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  1. BrunaBC's Avatar
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      • Native Language:
      • Portuguese
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      • Brazil
      • Current Location:
      • Brazil

    • Join Date: May 2012
    • Posts: 248
    #1

    well - better

    Hi,

    It just ocurred to me: 'good' is an adjective, 'well' is an adverb. The comparative form of good is 'better', so please consider the sentences below:

    1) Mary cooks very well. (ok)
    2) Sue doesn't cook well. (ok)
    3) Mary cooks better than Sue. (is this structure possible?)

    Thank you!
    Not a teacher.

  2. bhaisahab's Avatar
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      • British English
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      • England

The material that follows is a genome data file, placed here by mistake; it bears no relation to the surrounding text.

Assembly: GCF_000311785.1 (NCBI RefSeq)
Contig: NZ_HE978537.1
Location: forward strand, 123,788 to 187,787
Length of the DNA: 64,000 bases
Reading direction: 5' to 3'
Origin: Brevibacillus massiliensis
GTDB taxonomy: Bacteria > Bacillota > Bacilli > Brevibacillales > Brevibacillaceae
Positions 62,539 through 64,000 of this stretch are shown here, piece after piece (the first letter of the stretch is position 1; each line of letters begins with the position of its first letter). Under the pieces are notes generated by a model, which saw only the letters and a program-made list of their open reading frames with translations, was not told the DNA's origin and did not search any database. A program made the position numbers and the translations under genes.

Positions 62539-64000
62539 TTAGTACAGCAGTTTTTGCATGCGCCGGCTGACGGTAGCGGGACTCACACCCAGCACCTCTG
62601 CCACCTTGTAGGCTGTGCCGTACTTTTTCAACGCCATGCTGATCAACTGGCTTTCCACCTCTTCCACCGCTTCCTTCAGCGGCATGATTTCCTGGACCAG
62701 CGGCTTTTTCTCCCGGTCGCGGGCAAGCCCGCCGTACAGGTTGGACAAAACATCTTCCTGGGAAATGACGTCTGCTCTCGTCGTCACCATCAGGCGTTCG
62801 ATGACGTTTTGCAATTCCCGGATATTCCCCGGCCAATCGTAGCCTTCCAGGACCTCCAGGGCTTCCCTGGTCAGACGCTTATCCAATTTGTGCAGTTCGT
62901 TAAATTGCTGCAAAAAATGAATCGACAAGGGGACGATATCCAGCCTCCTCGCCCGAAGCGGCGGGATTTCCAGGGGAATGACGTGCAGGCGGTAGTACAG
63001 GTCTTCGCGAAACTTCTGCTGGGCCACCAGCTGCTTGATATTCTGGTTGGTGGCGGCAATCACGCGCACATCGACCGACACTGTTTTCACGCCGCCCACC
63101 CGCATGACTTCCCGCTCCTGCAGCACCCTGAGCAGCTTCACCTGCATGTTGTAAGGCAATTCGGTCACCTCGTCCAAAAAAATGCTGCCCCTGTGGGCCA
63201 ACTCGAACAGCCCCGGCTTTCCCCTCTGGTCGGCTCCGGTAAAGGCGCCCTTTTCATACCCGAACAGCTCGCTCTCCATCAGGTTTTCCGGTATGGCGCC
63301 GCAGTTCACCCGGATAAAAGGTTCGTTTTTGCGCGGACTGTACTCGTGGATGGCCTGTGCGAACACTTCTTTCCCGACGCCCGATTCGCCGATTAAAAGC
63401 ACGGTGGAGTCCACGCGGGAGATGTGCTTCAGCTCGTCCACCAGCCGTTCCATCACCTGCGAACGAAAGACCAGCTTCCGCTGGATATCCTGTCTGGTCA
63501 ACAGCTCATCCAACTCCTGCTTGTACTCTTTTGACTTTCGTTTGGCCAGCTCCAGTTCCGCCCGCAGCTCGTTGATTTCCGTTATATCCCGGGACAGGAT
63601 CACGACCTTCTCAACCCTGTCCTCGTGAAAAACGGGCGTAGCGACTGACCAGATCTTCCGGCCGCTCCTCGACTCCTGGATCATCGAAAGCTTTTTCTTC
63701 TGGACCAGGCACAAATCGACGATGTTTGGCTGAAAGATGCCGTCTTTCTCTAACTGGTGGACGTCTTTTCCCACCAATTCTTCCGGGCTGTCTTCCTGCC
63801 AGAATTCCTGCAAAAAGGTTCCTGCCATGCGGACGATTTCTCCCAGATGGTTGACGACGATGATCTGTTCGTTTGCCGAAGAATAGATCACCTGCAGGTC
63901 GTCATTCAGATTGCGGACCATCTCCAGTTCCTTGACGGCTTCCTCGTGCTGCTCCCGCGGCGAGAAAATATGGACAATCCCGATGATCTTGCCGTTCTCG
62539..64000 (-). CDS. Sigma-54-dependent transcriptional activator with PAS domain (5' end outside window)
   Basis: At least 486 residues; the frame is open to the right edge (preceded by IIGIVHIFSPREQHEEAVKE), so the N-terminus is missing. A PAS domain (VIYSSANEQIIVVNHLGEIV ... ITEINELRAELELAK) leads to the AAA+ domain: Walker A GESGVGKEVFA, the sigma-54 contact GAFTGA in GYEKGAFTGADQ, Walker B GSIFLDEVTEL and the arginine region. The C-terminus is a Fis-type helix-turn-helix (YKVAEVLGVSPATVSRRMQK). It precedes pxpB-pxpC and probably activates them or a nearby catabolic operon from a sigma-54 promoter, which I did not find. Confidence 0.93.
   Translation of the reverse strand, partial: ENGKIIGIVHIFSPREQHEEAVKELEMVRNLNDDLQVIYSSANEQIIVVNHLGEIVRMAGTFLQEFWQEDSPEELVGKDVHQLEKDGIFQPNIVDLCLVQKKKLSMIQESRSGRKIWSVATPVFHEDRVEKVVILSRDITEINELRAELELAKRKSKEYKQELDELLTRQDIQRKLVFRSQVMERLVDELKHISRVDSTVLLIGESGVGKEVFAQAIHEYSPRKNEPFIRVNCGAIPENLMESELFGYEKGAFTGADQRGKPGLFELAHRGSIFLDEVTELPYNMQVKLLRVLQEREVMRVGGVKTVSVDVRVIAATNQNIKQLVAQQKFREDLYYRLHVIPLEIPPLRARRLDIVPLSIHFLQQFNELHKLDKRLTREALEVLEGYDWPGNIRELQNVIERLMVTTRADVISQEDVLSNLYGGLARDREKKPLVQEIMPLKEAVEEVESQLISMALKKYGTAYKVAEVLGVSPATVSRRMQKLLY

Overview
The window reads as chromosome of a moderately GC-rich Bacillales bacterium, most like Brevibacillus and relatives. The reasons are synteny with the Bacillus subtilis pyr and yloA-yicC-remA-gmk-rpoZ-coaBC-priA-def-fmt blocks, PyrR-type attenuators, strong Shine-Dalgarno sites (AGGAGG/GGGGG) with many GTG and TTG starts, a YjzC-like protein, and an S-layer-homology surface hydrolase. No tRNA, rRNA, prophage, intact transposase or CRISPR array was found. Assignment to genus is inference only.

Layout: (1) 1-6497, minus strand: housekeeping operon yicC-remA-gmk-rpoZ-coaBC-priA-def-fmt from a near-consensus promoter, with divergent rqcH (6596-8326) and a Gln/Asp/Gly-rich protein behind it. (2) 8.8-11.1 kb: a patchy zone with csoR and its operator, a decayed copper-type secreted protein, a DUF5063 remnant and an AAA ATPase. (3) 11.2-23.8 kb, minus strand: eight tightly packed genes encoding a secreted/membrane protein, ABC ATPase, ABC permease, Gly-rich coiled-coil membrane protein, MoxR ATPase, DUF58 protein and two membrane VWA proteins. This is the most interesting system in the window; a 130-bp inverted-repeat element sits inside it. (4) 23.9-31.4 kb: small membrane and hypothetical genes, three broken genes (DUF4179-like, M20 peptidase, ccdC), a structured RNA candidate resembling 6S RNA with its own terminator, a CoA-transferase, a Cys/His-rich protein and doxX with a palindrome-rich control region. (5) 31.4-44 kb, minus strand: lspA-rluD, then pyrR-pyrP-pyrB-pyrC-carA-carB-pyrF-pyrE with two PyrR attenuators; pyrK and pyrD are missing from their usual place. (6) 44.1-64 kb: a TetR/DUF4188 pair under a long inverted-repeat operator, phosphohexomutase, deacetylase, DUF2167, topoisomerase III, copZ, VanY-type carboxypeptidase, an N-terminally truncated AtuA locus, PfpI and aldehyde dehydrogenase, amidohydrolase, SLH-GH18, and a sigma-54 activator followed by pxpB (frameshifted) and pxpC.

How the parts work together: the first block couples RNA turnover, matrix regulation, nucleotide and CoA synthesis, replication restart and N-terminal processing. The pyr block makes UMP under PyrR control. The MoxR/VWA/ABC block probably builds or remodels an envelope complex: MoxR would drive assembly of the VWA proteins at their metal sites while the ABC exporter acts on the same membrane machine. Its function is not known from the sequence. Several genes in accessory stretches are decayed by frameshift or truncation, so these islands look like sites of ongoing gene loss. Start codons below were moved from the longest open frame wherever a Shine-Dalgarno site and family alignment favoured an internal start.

• Current Location:
      • Ireland

    • Join Date: Apr 2008
    • Posts: 25,609
    #2

    Re: well - better

    Quote Originally Posted by BrunaBC View Post
    Hi,

    It just ocurred to me: 'good' is an adjective, 'well' is an adverb. The comparative form of good is 'better', so please consider the sentences below:

    1) Mary cooks very well. (ok)
    2) Sue doesn't cook well. (ok)
    3) Mary cooks better than Sue. (is this structure possible?)

    Thank you!
    Yes. "well" is also an adjective.

  3. 5jj's Avatar
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      • Native Language:
      • British English
      • Home Country:
      • England
      • Current Location:
      • Czech Republic

    • Join Date: Oct 2010
    • Posts: 28,134
    #3

    Re: well - better

    Well can indeed also function as an adjective, but in 'Mary cooks well' it is functioning as an adverb.

    Better is the comparative form of both good (adjective) and well (adverb and adjective).

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